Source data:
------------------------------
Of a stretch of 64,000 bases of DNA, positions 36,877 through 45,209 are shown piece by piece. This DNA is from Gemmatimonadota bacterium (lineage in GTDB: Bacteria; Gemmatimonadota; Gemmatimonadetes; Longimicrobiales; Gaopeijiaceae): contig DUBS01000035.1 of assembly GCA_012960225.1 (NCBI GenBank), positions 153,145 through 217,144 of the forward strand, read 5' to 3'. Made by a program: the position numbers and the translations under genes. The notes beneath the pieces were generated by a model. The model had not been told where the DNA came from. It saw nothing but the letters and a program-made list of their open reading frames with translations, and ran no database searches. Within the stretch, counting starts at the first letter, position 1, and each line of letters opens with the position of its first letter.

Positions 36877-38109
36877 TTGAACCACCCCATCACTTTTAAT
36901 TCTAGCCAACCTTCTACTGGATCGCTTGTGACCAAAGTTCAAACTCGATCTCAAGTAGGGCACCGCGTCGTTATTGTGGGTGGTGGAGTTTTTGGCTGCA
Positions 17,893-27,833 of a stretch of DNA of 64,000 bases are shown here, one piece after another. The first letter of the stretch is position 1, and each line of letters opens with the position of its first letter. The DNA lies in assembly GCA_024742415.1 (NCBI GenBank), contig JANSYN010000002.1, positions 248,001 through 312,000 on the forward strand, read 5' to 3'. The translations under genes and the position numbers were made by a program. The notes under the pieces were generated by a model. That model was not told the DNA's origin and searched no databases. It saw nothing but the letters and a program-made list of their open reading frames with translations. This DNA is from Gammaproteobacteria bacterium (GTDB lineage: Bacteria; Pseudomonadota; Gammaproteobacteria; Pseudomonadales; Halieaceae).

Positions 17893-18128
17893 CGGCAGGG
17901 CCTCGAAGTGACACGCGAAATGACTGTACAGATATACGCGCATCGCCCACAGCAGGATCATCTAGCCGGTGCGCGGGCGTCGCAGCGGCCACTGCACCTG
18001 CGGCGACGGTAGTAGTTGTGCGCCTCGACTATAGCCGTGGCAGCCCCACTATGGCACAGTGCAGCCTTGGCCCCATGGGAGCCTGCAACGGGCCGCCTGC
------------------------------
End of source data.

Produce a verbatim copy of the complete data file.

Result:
Of a stretch of 64,000 bases of DNA, positions 36,877 through 45,209 are shown piece by piece. This DNA is from Gemmatimonadota bacterium (lineage in GTDB: Bacteria; Gemmatimonadota; Gemmatimonadetes; Longimicrobiales; Gaopeijiaceae): contig DUBS01000035.1 of assembly GCA_012960225.1 (NCBI GenBank), positions 153,145 through 217,144 of the forward strand, read 5' to 3'. Made by a program: the position numbers and the translations under genes. The notes beneath the pieces were generated by a model. The model had not been told where the DNA came from. It saw nothing but the letters and a program-made list of their open reading frames with translations, and ran no database searches. Within the stretch, counting starts at the first letter, position 1, and each line of letters opens with the position of its first letter.

Positions 36877-38109
36877 TTGAACCACCCCATCACTTTTAAT
36901 TCTAGCCAACCTTCTACTGGATCGCTTGTGACCAAAGTTCAAACTCGATCTCAAGTAGGGCACCGCGTCGTTATTGTGGGTGGTGGAGTTTTTGGCTGCA
Positions 17,893-27,833 of a stretch of DNA of 64,000 bases are shown here, one piece after another. The first letter of the stretch is position 1, and each line of letters opens with the position of its first letter. The DNA lies in assembly GCA_024742415.1 (NCBI GenBank), contig JANSYN010000002.1, positions 248,001 through 312,000 on the forward strand, read 5' to 3'. The translations under genes and the position numbers were made by a program. The notes under the pieces were generated by a model. That model was not told the DNA's origin and searched no databases. It saw nothing but the letters and a program-made list of their open reading frames with translations. This DNA is from Gammaproteobacteria bacterium (GTDB lineage: Bacteria; Pseudomonadota; Gammaproteobacteria; Pseudomonadales; Halieaceae).

Positions 17893-18128
17893 CGGCAGGG
17901 CCTCGAAGTGACACGCGAAATGACTGTACAGATATACGCGCATCGCCCACAGCAGGATCATCTAGCCGGTGCGCGGGCGTCGCAGCGGCCACTGCACCTG
18001 CGGCGACGGTAGTAGTTGTGCGCCTCGACTATAGCCGTGGCAGCCCCACTATGGCACAGTGCAGCCTTGGCCCCATGGGAGCCTGCAACGGGCCGCCTGC